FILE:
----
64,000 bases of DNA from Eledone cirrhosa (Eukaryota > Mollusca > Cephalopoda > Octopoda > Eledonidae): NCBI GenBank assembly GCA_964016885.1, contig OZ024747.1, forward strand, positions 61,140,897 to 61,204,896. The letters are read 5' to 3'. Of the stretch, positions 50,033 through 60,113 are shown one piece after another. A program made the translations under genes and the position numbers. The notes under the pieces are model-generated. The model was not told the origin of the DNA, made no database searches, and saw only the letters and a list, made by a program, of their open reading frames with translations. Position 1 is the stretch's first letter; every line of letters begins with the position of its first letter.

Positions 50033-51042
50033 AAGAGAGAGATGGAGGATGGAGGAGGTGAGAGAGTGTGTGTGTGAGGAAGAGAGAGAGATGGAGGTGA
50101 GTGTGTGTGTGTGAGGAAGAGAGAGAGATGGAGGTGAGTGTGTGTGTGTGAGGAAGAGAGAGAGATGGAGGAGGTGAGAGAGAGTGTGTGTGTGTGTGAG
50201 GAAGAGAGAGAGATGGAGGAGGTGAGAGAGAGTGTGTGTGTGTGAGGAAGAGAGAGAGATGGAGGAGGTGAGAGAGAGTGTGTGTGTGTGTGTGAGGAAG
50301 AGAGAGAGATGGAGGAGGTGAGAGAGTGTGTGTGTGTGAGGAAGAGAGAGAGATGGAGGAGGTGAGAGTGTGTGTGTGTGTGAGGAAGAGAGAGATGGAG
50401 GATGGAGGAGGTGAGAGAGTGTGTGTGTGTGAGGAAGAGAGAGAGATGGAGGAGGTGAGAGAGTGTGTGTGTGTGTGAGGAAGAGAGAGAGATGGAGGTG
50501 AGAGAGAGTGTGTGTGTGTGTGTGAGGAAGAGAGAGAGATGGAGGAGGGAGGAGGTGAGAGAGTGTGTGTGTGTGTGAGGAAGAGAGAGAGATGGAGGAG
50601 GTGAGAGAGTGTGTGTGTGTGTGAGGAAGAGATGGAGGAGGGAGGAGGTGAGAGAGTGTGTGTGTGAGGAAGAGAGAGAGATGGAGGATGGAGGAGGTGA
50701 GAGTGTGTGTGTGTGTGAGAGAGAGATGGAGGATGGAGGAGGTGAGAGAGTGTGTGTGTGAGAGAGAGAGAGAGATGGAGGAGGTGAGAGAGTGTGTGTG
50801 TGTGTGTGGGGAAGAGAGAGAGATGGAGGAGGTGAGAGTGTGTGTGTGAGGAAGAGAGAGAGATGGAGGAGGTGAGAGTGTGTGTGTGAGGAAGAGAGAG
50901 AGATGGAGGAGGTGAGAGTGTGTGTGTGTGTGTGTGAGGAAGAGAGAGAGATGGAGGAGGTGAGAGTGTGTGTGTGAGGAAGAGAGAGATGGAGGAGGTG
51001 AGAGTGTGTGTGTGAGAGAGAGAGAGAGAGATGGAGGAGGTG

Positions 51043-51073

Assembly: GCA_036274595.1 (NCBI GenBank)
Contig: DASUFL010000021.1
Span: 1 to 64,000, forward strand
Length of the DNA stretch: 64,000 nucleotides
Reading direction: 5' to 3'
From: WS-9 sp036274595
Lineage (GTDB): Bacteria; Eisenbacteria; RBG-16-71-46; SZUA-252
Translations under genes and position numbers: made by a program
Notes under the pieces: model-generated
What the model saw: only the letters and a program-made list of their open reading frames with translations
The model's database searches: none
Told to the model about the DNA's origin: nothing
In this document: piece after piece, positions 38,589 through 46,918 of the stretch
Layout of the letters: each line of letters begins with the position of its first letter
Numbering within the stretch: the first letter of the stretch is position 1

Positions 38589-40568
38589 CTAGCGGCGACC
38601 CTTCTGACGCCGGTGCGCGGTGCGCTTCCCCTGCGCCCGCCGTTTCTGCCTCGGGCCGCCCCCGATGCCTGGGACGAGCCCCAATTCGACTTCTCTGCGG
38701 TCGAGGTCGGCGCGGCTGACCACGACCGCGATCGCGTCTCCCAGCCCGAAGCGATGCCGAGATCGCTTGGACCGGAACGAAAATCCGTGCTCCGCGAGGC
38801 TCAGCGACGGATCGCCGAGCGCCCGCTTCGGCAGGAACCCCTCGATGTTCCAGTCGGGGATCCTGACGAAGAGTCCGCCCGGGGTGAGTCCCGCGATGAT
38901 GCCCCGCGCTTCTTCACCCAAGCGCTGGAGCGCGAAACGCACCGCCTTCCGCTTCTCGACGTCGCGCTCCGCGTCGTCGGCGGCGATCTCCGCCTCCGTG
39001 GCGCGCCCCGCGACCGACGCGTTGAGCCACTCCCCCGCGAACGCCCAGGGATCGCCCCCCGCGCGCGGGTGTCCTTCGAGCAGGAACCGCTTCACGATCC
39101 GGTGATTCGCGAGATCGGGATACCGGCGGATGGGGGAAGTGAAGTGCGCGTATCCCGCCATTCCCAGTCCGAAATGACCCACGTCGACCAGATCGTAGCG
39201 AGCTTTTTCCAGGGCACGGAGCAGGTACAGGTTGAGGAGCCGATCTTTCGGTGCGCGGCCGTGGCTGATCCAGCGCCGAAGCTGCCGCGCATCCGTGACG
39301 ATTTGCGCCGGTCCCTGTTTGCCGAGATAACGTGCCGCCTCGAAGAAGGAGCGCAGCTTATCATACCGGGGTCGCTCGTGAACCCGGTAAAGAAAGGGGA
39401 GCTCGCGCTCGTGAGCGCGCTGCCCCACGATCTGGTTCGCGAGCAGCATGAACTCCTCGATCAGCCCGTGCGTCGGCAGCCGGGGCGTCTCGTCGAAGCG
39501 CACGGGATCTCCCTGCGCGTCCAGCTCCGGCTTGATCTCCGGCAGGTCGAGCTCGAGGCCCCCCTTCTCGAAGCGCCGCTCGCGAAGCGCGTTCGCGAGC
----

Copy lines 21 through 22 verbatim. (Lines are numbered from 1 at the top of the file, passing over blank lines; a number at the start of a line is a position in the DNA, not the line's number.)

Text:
Lineage (GTDB): Bacteria; Eisenbacteria; RBG-16-71-46; SZUA-252
Translations under genes and position numbers: made by a program